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The American Film Institute recently named their “Ten Best Westerns” of all-time, and to say it is surprising it quite the understatement. There is one “Clint Eastwood” movie on it. There is only one movie that was made in the last 36 years. Yes, 36 years! Rarely has the gap between our current generation’s tastes and the AFI’s desire to preserve heritage been so clear.
“Unforgiven” (1992) is the only movie on the list that was released in the last 36 years and its the only Clint Eastwood film on the list. “High Plains Drifter” didn’t make it. “The Good, The Bad and The Ugly” didn’t make it. “Pale Rider” didn’t make it. There should be some sort of a modern-day rule against that. There must be some really older guys (and gals) on the AFI’s jury. I can only guess that some of the more current Oscar-worthy contenders were just considered too new.


None of what have been my favorites made it, either. “The Magnificent Seven” was yesterday’s version of “Young Guns” with a nobility that transcended race and type. “Big Hand for a Little Lady” was one of the last Westerns that combined dry humor and down-home character. “Silverado’s” all-star cast captured much of what once was great about Westerns and brought it into the current generation. Instead…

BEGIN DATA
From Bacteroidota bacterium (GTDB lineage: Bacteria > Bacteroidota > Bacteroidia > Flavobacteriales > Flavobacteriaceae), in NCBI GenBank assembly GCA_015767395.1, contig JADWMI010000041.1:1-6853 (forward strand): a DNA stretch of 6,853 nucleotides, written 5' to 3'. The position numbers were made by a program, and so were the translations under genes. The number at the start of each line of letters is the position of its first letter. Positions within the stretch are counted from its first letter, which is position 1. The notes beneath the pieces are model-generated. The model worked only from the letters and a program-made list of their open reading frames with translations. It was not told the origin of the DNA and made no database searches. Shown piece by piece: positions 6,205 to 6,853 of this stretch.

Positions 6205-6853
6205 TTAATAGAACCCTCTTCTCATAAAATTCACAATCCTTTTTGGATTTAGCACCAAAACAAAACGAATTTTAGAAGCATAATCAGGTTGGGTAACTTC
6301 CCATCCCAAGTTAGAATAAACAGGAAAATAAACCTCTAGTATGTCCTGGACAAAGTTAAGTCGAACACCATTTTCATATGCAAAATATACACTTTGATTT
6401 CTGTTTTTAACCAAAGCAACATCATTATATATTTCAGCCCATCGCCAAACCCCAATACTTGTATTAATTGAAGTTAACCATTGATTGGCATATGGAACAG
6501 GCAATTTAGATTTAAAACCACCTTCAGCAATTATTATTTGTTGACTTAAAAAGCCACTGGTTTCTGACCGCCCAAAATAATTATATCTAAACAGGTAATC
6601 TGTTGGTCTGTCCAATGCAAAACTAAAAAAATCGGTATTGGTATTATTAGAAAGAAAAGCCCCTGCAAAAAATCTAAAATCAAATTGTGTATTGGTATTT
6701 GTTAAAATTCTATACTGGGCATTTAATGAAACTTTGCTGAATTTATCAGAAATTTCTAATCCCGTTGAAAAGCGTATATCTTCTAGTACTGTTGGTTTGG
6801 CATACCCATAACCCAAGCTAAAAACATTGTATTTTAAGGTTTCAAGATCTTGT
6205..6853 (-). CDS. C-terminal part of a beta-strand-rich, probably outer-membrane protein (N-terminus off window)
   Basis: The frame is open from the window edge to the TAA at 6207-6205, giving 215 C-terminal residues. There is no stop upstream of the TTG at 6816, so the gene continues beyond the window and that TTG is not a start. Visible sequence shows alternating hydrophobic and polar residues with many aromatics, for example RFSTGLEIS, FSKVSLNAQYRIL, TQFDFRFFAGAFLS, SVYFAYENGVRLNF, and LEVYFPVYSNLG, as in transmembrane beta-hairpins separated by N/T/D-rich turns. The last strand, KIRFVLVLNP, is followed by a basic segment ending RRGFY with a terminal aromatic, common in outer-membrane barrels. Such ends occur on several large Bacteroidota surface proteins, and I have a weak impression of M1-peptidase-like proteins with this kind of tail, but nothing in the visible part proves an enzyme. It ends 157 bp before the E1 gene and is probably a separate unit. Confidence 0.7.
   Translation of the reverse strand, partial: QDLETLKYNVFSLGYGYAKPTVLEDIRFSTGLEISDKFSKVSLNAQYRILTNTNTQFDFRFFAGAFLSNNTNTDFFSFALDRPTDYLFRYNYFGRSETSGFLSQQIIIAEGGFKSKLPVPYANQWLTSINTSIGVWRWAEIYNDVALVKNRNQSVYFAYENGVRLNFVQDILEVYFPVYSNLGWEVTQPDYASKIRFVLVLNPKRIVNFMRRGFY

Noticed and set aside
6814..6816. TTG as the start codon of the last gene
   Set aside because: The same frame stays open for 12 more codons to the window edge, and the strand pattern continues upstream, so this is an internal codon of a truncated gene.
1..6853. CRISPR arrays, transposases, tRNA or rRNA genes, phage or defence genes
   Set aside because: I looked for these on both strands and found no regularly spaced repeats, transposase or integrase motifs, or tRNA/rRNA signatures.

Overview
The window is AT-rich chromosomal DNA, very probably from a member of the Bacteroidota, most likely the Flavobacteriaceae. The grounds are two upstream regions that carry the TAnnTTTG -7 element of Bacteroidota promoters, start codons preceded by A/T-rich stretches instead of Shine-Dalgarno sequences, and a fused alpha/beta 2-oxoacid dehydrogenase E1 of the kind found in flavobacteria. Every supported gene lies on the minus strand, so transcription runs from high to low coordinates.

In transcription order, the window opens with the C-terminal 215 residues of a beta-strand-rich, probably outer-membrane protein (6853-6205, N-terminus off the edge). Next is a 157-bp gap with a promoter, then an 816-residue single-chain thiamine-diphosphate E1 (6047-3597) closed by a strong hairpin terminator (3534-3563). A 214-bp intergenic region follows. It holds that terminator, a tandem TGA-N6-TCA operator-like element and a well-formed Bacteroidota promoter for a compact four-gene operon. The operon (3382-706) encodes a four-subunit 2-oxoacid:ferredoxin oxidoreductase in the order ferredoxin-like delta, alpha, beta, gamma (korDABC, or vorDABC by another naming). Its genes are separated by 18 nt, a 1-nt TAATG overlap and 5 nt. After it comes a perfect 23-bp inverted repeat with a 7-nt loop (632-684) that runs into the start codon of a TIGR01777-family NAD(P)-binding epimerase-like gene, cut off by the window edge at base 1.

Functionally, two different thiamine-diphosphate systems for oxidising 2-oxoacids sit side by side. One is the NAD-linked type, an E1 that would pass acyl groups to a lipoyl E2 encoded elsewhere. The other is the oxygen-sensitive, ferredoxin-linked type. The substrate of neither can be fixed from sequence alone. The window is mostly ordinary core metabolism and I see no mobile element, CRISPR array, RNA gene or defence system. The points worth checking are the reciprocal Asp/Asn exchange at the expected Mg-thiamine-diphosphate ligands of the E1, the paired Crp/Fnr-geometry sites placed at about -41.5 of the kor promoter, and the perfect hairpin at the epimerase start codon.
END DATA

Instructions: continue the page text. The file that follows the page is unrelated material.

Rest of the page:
“The Searchers,” “High Noon,” and “Shane” are the top three on the list. They’re all wonderful (and inspiring) westerns. They should be on anyone’s list. After that, though, the list gets (at least in my opinion) sketchy.
“Red River,” “The Wild Bunch,” “Butch Cassidy and the Sundance Kid,” and “McCabe and Mrs. Miller” are next on the list after “Unforgiven.” “Stagecoach” and “Cat Ballou” round out the list.
At least most of us have seen “Butch Cassidy” and perhaps heard of “The Wild Bunch.” As for the others, they certainly show the AFI to either be out of touch with present reality, or that they are being faithful in its task to preserve the standard of what a great film is. If the selecting of this list causes many of us to go out and view one of the classics–perhaps even with our kids–then it will have served a great purpose.
But I believe that the Westerns of old found it easier to be great because our society had such simpler and unified concepts of good and evil–of who the good guys were and who the bad guys were. I think it’s tougher today, and the Western stage is a great setting which I hope more producers and directors will utilize in the near future.

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